- Challenge - Lack of quality pastureland for Boer goats
- Solution - Full-Size Standard FodderPro 2.0 Feed System
- Application - Fresh forage for Boer goats
- Location - Kersey, CO
At Hanscome Dairy in Kersey, CO, there are quite a few different types of animals, with many different purposes in life. Owner Julie Hanscome has a dairy herd, Boer goat herd, chickens and rabbits. Her goats were eating weeds, dry land grass and poor-to-average quality alfalfa. Hanscome explains, "I decided to purchase a FodderPro 2.0 Feed System last summer when our drought conditions were making it difficult to find adequate inventories of goat hay to sustain the herd throughout the winter."
Hanscome was already a FarmTek customer and learned about the fodder systems through marketing materials. She says, "I chose FarmTek based on previous, favorable experience I had with the company." She is pleased with her system and says it is working out well. "The system seems to be well built and should last for many years. It is simple in design and cost-effective. The materials used for construction will make it easy to find replacement parts if needed."
Hanscome loves the system, and so do her goats. "They love the fodder. If they are fed dry hay first, and then fodder, they leave the hay and RUN to the fodder! It's kind of like standing between Halloween candy and trick-or-treaters. Better to just step back and get out of the way!"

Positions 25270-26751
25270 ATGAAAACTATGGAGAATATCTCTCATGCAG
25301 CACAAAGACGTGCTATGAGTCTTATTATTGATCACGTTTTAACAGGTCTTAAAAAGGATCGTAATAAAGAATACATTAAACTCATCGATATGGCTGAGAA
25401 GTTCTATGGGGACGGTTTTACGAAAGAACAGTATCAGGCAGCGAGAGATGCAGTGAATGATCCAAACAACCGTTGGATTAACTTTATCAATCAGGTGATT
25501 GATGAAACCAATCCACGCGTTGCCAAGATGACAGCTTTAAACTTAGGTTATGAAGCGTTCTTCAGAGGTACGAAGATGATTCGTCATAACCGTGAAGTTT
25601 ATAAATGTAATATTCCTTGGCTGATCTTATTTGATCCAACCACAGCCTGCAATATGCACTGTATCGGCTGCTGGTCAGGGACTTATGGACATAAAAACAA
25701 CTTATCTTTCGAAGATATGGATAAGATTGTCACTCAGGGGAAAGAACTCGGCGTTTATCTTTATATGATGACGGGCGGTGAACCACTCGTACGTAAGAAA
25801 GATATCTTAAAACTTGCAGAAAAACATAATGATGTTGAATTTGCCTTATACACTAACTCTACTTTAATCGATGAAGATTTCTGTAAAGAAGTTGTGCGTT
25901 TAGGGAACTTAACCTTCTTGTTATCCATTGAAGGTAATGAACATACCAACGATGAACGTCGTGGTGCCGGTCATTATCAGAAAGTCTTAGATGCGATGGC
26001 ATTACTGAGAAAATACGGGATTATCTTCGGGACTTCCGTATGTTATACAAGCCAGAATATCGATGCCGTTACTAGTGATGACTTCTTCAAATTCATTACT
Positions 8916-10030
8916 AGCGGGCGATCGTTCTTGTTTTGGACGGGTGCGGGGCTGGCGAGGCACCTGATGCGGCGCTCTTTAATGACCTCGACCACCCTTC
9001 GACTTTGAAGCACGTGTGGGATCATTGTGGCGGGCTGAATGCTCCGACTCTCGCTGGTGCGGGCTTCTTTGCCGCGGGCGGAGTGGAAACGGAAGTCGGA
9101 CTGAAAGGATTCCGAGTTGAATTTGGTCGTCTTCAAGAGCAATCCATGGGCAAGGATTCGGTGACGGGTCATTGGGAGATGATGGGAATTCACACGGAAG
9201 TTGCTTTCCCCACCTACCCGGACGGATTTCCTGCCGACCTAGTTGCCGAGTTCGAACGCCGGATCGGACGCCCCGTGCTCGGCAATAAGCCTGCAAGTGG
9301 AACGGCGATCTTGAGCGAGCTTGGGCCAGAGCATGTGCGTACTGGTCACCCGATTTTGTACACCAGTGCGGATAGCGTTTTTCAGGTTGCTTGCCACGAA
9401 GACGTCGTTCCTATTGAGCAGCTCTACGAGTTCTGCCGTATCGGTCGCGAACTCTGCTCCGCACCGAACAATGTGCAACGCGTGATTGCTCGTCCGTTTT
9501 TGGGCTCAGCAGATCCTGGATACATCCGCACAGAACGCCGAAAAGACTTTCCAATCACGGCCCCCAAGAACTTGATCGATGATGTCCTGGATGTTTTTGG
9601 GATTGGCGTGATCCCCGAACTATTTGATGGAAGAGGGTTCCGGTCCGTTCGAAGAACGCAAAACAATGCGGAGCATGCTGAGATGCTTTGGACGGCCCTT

Adding a fodder system to her business has helped Hanscome stay on budget while keeping her animals healthy and happy. She says, "The primary reason I chose the fodder system was so that I could control the availability of feed for my goat herd. With our ongoing drought here in Colorado, it is difficult to find hay at all, and finding it at a reasonable price is becoming impossible. The FodderPro 2.0 Feed System takes away that uncertainty. Once I've secured my barley seed inventory, I know what my fodder costs are going to be." She adds, "I have strongly recommended this system to anyone looking at fodder systems, and will continue to do so."